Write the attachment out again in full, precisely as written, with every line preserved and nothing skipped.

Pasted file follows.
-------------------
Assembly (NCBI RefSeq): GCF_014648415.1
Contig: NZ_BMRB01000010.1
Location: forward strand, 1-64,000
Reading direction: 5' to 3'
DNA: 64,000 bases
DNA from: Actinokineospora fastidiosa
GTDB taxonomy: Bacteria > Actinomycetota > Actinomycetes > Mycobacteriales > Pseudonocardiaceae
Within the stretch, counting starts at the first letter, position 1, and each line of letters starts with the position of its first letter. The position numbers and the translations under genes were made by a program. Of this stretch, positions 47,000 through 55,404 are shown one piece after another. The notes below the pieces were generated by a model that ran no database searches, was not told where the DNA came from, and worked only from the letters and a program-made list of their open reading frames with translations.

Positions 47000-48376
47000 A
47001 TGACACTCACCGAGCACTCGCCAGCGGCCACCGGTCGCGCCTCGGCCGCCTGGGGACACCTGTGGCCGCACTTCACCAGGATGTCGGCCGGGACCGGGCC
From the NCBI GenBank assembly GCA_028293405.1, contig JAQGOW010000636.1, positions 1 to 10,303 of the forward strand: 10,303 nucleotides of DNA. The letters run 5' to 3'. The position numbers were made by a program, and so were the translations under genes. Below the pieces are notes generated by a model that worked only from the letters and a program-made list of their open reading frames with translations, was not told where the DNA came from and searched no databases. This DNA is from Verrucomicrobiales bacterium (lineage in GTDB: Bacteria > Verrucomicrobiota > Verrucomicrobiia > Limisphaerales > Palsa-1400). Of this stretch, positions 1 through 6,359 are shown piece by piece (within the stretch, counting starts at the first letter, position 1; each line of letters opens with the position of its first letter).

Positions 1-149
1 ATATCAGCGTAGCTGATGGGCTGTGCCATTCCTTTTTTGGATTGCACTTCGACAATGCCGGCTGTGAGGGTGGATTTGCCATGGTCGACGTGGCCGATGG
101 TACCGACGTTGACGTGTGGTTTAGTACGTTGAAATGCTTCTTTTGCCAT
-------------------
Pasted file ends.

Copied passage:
Assembly (NCBI RefSeq): GCF_014648415.1
Contig: NZ_BMRB01000010.1
Location: forward strand, 1-64,000
Reading direction: 5' to 3'
DNA: 64,000 bases
DNA from: Actinokineospora fastidiosa
GTDB taxonomy: Bacteria > Actinomycetota > Actinomycetes > Mycobacteriales > Pseudonocardiaceae
Within the stretch, counting starts at the first letter, position 1, and each line of letters starts with the position of its first letter. The position numbers and the translations under genes were made by a program. Of this stretch, positions 47,000 through 55,404 are shown one piece after another. The notes below the pieces were generated by a model that ran no database searches, was not told where the DNA came from, and worked only from the letters and a program-made list of their open reading frames with translations.

Positions 47000-48376
47000 A
47001 TGACACTCACCGAGCACTCGCCAGCGGCCACCGGTCGCGCCTCGGCCGCCTGGGGACACCTGTGGCCGCACTTCACCAGGATGTCGGCCGGGACCGGGCC
From the NCBI GenBank assembly GCA_028293405.1, contig JAQGOW010000636.1, positions 1 to 10,303 of the forward strand: 10,303 nucleotides of DNA. The letters run 5' to 3'. The position numbers were made by a program, and so were the translations under genes. Below the pieces are notes generated by a model that worked only from the letters and a program-made list of their open reading frames with translations, was not told where the DNA came from and searched no databases. This DNA is from Verrucomicrobiales bacterium (lineage in GTDB: Bacteria > Verrucomicrobiota > Verrucomicrobiia > Limisphaerales > Palsa-1400). Of this stretch, positions 1 through 6,359 are shown piece by piece (within the stretch, counting starts at the first letter, position 1; each line of letters opens with the position of its first letter).

Positions 1-149
1 ATATCAGCGTAGCTGATGGGCTGTGCCATTCCTTTTTTGGATTGCACTTCGACAATGCCGGCTGTGAGGGTGGATTTGCCATGGTCGACGTGGCCGATGG
101 TACCGACGTTGACGTGTGGTTTAGTACGTTGAAATGCTTCTTTTGCCAT